Annals of Incorporation

Paul Castiglione, policy director of the Cook County State’s Attorney’s Office, caused some stir when he observed that the federal circuit court of appeals ruling against Illinois’s ban on concealed carry of firearms was not binding on the state legislature:

There was one surprise to come from Tuesday’s hearing for some lawmakers. It came when Paul Castiglione, with the Cook County State’s Attorney’s office, said his office believes the federal appeals court doesn’t have jurisdiction over the state legislature.

“Only the Illinois Supreme Court can declare a law, a statute from this body of this state to be unconstitutional,” Castiglione said at the hearing.

That was news to State Rep. Michael Zalewski.

“You kind of dropped a pretty big rhetorical bomb on some of us here,” Zalewski said.

If my understanding of the law is correct, Mr. Castiglione is correct on the general principle although probably incorrect in his articulation of it. Rulings of the U. S. Supreme Court are mandatory for all inferior courts, including state courts under the principle known as “incorporation”. Decisions from lower federal courts, including federal appeals courts, however, are not binding on state courts. The issue here is the hierarchy. Federal courts and state courts function within different hierarchies. Federal appeals court decisions are binding on other federal courts within their circuits. They are not binding on state courts.

I am not fanatical with respect to the Second Amendment. I’d be just as happy if it were replaced with a narrower statute. However, it is the law of the land and IMO Chicago, Cook County, and Illinois legislators and state’s attorneys offices have been incompetent in this matter. That doesn’t mean that Mr. Castiglione is wrong; it means that Illinois’s laws are likely to be declared unconstitutional if and when they make it to the U. S. Supreme Court and it would be better if all of the expense involved were spared by re-writing Illinois’s laws to meet constitutional muster.

3 comments… add one
  • PD Shaw

    I’m not sure what he’s saying. The practical implication is this: The federal courts with jurisdiction over Illinois have ruled that the lack of concealed carry provisions violates the U.S. Constitution. Right now, people that have been arrested or are in jail across the state are having their lawyers argue for their freedom, and as far as I know, nothing definitive has been decided. (I think the government will argue that certain laws are void ab initio and others are voidable, and you still committed a crime when you violate a law that was not yet voided) Going forward, every arrest for possession of a concealed weapon will provoke a federal civil rights lawsuit against the cities, counties or state, and with a high probability of success and attorneys fees awarded.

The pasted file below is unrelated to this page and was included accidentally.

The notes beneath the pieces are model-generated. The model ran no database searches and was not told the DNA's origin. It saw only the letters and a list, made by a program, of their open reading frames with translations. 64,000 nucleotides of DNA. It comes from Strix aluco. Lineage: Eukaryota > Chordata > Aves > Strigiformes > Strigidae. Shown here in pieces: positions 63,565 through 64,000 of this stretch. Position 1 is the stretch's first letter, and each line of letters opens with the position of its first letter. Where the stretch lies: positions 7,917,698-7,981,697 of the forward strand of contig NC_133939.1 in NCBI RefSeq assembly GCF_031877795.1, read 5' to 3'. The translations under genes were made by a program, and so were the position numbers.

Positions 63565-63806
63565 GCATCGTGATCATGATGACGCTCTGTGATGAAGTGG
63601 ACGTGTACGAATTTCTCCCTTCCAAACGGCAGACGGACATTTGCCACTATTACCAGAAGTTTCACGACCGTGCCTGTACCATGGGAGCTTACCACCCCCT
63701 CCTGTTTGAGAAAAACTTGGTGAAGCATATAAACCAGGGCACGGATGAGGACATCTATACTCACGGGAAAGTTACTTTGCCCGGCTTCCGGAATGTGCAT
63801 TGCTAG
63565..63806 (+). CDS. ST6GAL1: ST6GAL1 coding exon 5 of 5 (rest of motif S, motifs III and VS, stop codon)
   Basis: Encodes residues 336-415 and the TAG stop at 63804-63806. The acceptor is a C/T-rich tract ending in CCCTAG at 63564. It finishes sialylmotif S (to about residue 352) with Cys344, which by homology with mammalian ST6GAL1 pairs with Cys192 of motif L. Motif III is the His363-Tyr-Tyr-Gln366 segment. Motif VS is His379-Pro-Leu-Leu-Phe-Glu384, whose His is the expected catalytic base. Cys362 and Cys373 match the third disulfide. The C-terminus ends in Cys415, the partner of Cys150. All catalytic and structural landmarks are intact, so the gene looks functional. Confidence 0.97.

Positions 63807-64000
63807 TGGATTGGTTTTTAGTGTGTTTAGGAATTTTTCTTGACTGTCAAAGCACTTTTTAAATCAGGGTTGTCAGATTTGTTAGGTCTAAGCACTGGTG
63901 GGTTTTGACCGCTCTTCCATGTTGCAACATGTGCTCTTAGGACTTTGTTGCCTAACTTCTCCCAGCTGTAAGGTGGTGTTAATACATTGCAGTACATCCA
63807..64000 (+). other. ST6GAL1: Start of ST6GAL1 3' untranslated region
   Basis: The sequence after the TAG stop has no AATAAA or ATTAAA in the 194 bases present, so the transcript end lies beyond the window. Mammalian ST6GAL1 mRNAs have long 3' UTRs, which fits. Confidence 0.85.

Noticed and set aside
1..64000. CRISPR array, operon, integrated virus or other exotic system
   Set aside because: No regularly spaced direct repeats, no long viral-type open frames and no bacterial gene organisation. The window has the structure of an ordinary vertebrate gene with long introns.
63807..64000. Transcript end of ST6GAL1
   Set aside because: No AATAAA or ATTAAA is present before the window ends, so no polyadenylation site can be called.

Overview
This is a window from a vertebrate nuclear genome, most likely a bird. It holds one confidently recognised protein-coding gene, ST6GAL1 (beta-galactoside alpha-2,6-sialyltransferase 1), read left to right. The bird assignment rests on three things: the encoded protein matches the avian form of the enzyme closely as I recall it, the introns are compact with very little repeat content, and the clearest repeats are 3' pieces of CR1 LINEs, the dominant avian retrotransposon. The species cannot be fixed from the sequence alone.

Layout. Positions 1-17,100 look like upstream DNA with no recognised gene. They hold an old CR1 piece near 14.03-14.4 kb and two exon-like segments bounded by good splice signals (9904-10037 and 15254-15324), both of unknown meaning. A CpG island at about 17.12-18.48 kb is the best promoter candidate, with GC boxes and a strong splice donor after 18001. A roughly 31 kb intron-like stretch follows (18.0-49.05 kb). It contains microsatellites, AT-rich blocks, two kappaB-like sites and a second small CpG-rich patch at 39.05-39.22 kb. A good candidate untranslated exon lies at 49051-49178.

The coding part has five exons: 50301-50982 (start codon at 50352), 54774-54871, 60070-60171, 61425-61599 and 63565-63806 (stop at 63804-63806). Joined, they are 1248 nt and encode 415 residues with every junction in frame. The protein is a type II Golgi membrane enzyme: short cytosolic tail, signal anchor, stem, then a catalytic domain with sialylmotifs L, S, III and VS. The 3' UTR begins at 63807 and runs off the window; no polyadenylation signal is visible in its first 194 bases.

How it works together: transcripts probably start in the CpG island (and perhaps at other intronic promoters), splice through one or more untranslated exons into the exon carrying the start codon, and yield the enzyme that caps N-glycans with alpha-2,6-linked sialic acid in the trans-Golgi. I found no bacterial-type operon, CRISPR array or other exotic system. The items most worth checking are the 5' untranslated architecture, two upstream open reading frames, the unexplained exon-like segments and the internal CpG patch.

The federal government cannot order a state legislature to do something, it just awards damages against the state executive when they fail to do their job.

  • every arrest for possession of a concealed weapon will provoke a federal civil rights lawsuit against the cities, counties or state, and with a high probability of success and attorneys fees awarded

    That’s why I think that the legislators and lawyers for Chicago, Cook County, etc. are acting incompetently. I think there need to be more penalties against individuals levied. They shouldn’t be allowed to hide their actions behind their offices. Just having been elected is not a license to do anything you please.

  • PD Shaw

    A large part of your beef then is with the state law that requires local government to indemnify its employees from liability for torts committed within the scope of their employment, though it doesn’t apply to punitive damages. It seems that states like Illinois and California have decided that as between the goals of remedy and deterrence, its better for the victims to be paid than the specific perpetrator be disciplined. Its not entirely crazy. If DNA evidence frees a prisoner who was wrongfully convicted ten years ago, the individuals may no longer be around and may be judgment proof.

    This is a pretty good article on the benefits of the internal complaint process for disciplinary purposes and why civil rights lawyers may not want to use it:

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